How David Shore broke in

I wish I’d come across this on time to include in the post linking to my “how to break into Hollywood” Blogcritics article because it fits right in. This is an excerpt of David Shore’s Master Class at the Banff World Television Festival in 2006, which I wrote about back then.

This bit comes right after he’s told the story about his first ever script sale, a freelance episode of The Untouchables, which he barely recognized when he saw the shooting script. The sound quality is poor but I have a transcript:

David Shore: What you come to grips with is you’ve got a lot to learn. Now I’m rewriting other people, but hopefully not quite that dramatically, because if you rewrite people that dramatically, they don’t stick around for long.

Terry David Mulligan: So why Los Angeles? Why not New York or London or Toronto?

DS: Los Angeles is where TV is. But that’s actually secondary. The only other writer in the world I knew was in Los Angeles. A guy I went to law school with moved there to be a writer.

TDM: And what’s he doing now?

DS: He’s still a writer. He’s still doing OK. He and his partner went down there and oddly enough, his partner I just hired to be a writer on House for this coming season. [The timing and facts work for this to be David Hoselton he’s talking about, but it seems odd that he doesn’t refer to the fact that he also went to law school with “his partner.”]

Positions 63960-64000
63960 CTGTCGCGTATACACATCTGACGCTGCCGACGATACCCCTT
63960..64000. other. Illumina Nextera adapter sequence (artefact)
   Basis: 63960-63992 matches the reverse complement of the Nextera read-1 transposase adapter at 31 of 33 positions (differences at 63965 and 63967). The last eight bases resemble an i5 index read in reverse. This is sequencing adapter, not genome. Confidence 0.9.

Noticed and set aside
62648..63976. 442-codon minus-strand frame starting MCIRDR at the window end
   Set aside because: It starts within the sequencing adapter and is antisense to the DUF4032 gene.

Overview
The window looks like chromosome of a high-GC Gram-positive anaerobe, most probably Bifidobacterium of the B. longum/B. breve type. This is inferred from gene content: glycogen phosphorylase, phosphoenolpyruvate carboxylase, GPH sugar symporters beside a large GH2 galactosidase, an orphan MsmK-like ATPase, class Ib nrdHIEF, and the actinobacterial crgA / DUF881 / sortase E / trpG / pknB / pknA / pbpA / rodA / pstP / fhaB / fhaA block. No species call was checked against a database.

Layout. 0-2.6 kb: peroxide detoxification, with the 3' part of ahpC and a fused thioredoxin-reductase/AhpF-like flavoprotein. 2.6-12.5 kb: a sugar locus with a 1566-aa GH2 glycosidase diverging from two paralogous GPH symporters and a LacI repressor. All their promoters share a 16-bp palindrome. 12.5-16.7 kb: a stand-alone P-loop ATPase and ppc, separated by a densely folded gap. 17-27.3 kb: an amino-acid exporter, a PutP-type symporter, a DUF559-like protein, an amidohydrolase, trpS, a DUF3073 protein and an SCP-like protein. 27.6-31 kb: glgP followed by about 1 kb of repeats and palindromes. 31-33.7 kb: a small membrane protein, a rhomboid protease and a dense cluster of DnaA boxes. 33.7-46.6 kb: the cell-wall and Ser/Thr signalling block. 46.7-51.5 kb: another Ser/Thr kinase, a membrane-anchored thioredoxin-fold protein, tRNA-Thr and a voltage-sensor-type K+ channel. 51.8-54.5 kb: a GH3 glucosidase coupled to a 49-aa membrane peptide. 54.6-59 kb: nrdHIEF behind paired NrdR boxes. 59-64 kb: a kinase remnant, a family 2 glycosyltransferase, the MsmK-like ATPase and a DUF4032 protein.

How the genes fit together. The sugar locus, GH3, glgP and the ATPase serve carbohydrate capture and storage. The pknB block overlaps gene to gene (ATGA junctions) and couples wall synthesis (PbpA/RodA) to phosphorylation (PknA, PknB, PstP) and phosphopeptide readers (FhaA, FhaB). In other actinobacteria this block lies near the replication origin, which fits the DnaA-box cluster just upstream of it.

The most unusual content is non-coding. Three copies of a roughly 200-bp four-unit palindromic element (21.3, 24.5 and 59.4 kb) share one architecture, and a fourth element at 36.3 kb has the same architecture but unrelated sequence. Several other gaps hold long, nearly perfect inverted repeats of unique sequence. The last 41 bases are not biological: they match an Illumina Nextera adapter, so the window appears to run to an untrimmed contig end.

TDM: And what told you that you wanted to be a writer?

DS: You know, it was one of the great stupid decisions of all time. In hindsight, there’s absolutely nothing … I was practicing law full time and I said you know what, I think I want to be a writer. The smart thing would be to write a little bit and figure it out from that. I was a partner in my firm. I quit the firm, got in my car, drove to LA, and then I started writing. I had no reason. I look back, I can’t understand it. I honestly look back on it and go, I can’t figure this out.

TDM: Even Neil Young had the guitar and a hearse to sleep in.

DS: I went down there, bought a computer in LA, started typing. I don’t know. So to everybody else, that’s what you should do.

TDM: Did it flow out of you?

DS: No! It was terrible. It was funny, I figured I’d write features and so I spent like six months writing this spec feature and gave it to my friends to read. And then I spent about a week while they were reading it writing a spec TV script, and they read both of them and said, you know, maybe you should do TV. I did better work on it. I don’t know, it may have just been because it was the second thing. The more you do it, writing is rewriting, the more you do it … you always look back on your own stuff … hopefully. I’m very leery of writers who are in love with their own stuff. You look back on your stuff hopefully you’re able to see the flaws, learn from them, and move on.

TDM: Writers are a quirky bunch, aren’t they? They’re like the drummers of the business, the Keith Moons.

DS: Uh, yeah, OK.

(This isn’t in the clip, but TDM went on to recount something about Keith Moon having piranhas in his bathtub, so DS said well, I don’t have piranhas in my bathtub. He really wasn’t going for that analogy.)

In finding my David Shore Banff post to link to, I rediscovered his own words about why he doesn’t believe in following the dictates of the audience, as was so controversial in my recent article on online fans: “Ultimately you have to write what you like. If you’re writing to your audience, you’re screwed. It’s very basic: you won’t do it as well.”

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